Saturday, December 18, 2010

DIFF 7 – Day 6 Roundup

17th December 2010 (Day #6)

A comedy movie about suicide, an ultra-serious drama about a degenerate society and a highly-stylized combination of the western & samurai genres. The penultimate day of the 7th Dubai International Film Festival was a very good day - it held no bad movies for me!

Suicide Club
Olaf Saumer | Germany | 2010
96 min

Director Olaf Saumer's graduation film, Suicide Club is a mostly humorous story about five individuals who meet one early morning on the roof of a high-rise to jump to their deaths. Once all arrive, one of the five locks their exit door and throws the key away – so that nobody backs out. As is expected of such a plot, not all goes as per plan. Suicide Club’s strength lies not in those five characters or developing their back stories or dilemmas, but in the goof-ups and situations they encounter during the course of the day. These situations that form the film are mostly comical, sometimes tender and rarely tedious. The film is not always logical and many times taking a turn more for convenience. However, Suicide Club is a feel-good film that manages to evoke laughter while it plays and a smile once it finishes.

My Joy (Schastye moe)
Sergei Loznitsa | Ukraine | 2010
127 min

Although titled My Joy in its English translation, the literal translation of the title of the movie is "My Happiness". In the context of the movie, it means its exact opposite. My Joy is a pessimistic look at the territories of the ex-Soviet union, where the value of life is little, and survival is paramount. People, identities and moralities become lost, while selfishness, violence and exploitation thrive. The story takes off with a good-at-heart truck driver on a delivery trip, but soon expands to include the people he encounters, their past and the deteriorating values of the general populace. The film is cold, bleak and humorless; director Sergei Loznitsa does little to pacify his audience. My Joy is an excellent movie but also very distinct. People un-seasoned in experimental or arthouse cinema will find little to appreciate here.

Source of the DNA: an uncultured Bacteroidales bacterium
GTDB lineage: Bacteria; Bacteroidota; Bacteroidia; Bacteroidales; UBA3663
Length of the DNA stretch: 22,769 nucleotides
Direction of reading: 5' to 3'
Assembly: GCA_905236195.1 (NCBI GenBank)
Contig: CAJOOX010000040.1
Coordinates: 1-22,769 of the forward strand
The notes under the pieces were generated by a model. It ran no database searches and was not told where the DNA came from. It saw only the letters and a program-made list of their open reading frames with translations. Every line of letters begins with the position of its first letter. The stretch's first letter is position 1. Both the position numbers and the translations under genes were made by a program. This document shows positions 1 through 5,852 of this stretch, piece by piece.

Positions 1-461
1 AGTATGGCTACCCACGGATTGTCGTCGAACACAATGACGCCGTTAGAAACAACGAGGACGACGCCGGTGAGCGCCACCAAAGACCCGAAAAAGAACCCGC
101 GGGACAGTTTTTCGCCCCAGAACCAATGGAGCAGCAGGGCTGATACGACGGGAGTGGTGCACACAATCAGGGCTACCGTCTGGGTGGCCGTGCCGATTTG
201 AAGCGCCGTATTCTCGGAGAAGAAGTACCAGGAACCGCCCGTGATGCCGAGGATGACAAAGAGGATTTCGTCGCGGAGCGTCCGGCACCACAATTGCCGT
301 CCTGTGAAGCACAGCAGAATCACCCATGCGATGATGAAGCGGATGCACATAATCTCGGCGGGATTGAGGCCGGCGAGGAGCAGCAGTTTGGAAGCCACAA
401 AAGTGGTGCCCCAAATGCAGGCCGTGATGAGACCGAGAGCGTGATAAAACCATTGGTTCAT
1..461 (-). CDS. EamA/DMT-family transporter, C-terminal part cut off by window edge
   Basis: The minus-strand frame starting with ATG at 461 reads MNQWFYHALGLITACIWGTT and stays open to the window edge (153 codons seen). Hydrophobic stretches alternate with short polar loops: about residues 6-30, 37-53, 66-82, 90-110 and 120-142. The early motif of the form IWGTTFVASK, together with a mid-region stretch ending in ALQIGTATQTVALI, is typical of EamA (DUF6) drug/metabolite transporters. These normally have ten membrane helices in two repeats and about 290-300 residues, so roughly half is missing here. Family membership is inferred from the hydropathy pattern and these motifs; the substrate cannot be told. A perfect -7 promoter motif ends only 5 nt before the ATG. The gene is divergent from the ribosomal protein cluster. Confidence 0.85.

Guy Moshe | U.S.A. | 2010
118 min

Bunraku takes its name and inspiration from a 400-year-old form of Japanese puppet theater. Set in an undefined fictional era that is both, past and present, the movie is an odd mixture of a western and a samurai film - made quite obvious from its two protagonists: a man with no name (Josh Hartnett) and a Japanese swordsman Yoshi (Gackt Camui) without a sword. These two men are searching for the same person, who happens to be the most powerful man east of the Atlantic, played by the actor of genre movies: Ron Perlman. The movie is hyper-stylized and references pop-culture seemingly off the cuff, from movie to video game cliches, never taking itself seriously. A humorous narrator adds to the zaniness. While director Guy Moshe initially does a splendid work of mixing all his ingredients, the movie loses some of its team mid-way through, when the fun-factor is reduced and action is put into high gear. If only it had stuck to its wonderful first-half tone, Bunraku would have been an ideal movie to accompany your popcorn and soda.

With just one day to go, we are near the end of this year's Dubai International Film Festival, and close to my burnout point. Of the films lined up for tomorrow, I hope the Iranian movie that I am scheduled to watch becomes the highlight of the day. But as with today's My Joy, there is no saying what might surprise me. Look forward to my last daily DIFF '10 update tomorrow!

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